Measuring the willingness to pay to avoid guilt: estimation using equilibrium and stated belief models

C. Bellemare*, A. Sebald, M. Strobel

*Corresponding author for this work

Research output: Contribution to journalArticleAcademicpeer-review


We estimate structural models of guilt aversion to measure the population level of willingness to pay (WTP) to avoid feeling guilt by letting down another player. We compare estimates of WTP under the assumption that higher-order beliefs are in equilibrium (i.e., consistent with the choice distribution) with models estimated using stated beliefs which relax the equilibrium requirement. We estimate WTP in the latter case by allowing stated beliefs to be correlated with guilt aversion, thus controlling for a possible source of a consensus effect. All models are estimated using data from an experiment of proposal and response conducted with a large and representative sample of the Dutch population. Our range of estimates suggests that responders are willing to pay between (sic)0.40 and (sic)0.80 to avoid letting down proposers by (sic)1. Furthermore, we find that WTP estimated using stated beliefs is substantially overestimated (by a factor of two) when correlation between preferences and beliefs is not controlled for. Finally, we find no evidence that WTP is significantly related to the observable socio-economic characteristics of players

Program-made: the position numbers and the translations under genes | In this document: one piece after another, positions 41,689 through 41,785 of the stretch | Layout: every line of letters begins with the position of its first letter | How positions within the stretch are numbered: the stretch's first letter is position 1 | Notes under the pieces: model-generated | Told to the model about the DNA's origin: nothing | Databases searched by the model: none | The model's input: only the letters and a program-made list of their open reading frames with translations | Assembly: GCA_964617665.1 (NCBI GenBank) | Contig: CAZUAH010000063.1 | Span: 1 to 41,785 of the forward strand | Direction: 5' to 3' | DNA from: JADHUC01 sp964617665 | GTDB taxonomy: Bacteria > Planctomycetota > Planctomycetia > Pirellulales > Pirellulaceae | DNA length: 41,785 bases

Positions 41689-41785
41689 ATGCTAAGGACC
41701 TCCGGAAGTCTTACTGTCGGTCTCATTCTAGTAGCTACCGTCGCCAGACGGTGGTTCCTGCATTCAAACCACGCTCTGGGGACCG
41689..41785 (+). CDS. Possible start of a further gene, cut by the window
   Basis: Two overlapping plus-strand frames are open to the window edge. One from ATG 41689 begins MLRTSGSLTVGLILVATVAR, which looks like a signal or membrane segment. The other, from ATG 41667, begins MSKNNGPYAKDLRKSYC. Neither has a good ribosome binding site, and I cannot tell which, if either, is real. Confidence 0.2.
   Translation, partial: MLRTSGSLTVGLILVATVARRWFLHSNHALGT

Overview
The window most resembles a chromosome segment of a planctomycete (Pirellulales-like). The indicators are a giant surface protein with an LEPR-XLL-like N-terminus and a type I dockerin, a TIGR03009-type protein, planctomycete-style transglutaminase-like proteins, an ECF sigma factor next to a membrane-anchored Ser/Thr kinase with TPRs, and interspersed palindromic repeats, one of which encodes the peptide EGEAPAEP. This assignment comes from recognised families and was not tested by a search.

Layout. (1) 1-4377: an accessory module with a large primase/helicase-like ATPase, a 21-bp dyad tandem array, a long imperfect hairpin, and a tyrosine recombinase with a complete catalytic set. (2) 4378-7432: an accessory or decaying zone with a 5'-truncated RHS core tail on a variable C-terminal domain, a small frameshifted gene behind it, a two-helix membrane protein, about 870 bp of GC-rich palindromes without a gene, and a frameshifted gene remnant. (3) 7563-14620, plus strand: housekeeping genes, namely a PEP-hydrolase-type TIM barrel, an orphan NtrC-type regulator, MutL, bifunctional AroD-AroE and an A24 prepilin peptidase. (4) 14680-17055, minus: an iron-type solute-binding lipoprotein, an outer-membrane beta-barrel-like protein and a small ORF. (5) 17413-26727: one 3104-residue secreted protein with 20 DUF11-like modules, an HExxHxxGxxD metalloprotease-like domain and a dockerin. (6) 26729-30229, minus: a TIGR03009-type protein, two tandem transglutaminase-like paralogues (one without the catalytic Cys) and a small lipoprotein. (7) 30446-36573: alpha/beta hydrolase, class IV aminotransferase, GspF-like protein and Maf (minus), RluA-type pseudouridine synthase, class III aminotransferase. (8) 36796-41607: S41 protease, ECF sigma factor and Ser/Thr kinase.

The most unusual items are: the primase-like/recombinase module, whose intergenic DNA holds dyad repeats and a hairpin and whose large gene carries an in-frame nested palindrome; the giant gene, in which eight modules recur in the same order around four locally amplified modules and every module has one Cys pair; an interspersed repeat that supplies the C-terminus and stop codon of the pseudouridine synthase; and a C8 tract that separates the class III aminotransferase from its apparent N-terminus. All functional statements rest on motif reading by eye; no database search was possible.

Original languageEnglish
Pages (from-to)437-453
Number of pages17
JournalJournal of Applied Econometrics
Issue number3
Publication statusPublished - 1 Jan 2011




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